This entry was posted in antiques, conservation techniques, decorative motifs, Interim Report, painted objects, preservation, process, wooden objects and tagged , , , , , , , , , , , , , , , , , , . Bookmark the permalink.

32 Responses to Jantzen Beach Carousel Moving Day!

  1. Ruth par says:

    I did not see who is financing this wonderful project,

    Like

  2. Mark Meredith says:

    I have some history with Jantzen Beach Park. My dad (Don Meredith) was Superintendent of Park Maintenance for a few years. One of my uncles (Willard Meredith) ran the roller coaster, his wife (Helen Meredith) worked the Mirror Maze and another one of my uncles (Gerry Mackey) owned the games on the midway. I worked on the midway (first as balloon boy, then as barker for SkeeBall) in 1970, the last year the park was open. I was 14 at the time. My dad shared a few memories of the carousel’s brake system he installed way back when. His system was replaced when the carousel was moved in the mall. So nice to see this great machine again! Keep us updated. Thank you!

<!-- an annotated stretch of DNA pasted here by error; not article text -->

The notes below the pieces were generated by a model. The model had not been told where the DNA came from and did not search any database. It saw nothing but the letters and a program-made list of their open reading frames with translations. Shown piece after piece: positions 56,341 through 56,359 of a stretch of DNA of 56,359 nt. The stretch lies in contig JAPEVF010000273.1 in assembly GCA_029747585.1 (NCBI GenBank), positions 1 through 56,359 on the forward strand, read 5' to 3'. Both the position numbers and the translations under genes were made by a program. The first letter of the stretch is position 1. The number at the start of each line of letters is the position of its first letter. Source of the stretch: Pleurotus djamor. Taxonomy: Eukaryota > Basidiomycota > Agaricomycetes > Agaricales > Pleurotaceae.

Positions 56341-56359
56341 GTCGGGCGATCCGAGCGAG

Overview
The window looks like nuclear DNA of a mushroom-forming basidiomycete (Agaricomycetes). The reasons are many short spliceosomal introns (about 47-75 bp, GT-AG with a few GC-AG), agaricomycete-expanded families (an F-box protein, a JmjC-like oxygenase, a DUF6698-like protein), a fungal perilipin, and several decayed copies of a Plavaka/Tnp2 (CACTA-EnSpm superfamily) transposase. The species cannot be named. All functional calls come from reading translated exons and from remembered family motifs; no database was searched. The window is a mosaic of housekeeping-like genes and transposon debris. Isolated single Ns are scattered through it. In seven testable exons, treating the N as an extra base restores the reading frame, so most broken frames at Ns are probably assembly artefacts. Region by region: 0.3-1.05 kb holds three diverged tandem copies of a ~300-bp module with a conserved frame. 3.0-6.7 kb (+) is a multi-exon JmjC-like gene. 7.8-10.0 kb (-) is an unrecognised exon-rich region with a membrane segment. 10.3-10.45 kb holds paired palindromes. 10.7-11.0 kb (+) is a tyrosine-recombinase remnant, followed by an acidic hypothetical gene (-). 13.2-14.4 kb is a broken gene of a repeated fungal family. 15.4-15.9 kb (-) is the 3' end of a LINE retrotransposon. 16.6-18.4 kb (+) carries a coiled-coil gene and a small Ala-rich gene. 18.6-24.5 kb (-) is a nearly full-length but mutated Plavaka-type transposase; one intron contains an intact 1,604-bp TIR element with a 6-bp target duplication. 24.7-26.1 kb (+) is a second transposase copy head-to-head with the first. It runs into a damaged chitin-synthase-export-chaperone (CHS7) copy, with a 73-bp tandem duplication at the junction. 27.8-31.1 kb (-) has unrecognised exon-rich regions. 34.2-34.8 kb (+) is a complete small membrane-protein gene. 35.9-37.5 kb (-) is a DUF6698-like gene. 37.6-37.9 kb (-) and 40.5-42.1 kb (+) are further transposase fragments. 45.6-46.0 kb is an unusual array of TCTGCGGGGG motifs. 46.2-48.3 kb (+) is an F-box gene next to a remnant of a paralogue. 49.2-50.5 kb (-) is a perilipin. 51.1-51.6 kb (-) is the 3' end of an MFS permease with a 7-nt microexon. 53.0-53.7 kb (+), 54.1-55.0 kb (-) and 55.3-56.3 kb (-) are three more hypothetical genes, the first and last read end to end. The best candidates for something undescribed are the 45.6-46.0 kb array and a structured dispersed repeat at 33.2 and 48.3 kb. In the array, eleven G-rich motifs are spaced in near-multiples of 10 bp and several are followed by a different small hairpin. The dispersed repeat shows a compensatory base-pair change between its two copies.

Like

  3. JB Resident says:

    We have lived on Hayden Island for 26 yrs now….kids are 19 and 15 and rode that many times. Would love to see it back at Jantzen Beach.

    Like

  4. Pingback: JBC: Virtual Sketching! | Mpfconservation's Blog

  5. Pingback: Horseshoe Mystery! | Mpfconservation's Blog

  6. Kathy MacNeill says:

    This is so wonderful. I couldn’t believe it when I saw all these images. My childhood memories came flooding back. I’m so happy this treasure is being restored!

    Like

    • We are at beginning stages for our client, Restore Oregon, just figuring out how much it will cost to restore it!
      A place to put this HUGE carousel still has to be found… Monies raised!
      I apologize for not responding — I am not getting notices!

      Like

  7. Pingback: JBC: White Patriotic Jumper Treatment, Belly Split | Mpfconservation's Blog

  8. Pingback: JBC: White Patriotic Jumper Treatment, Tail, Part I | Mpfconservation's Blog

  9. Pingback: JBC: White Patriotic Jumper Treatment, Tail, Part II | Mpfconservation's Blog

We welcome comments and questions!

Fill in your details below or click an icon to log in:

WordPress.com Logo

You are commenting using your WordPress.com account. Log Out /  Change )

Google photo

You are commenting using your Google account. Log Out /  Change )

Twitter picture

You are commenting using your Twitter account. Log Out /  Change )

Facebook photo

You are commenting using your Facebook account. Log Out /  Change )

Connecting to %s

This site uses Akismet to reduce spam. Learn how your comment data is processed.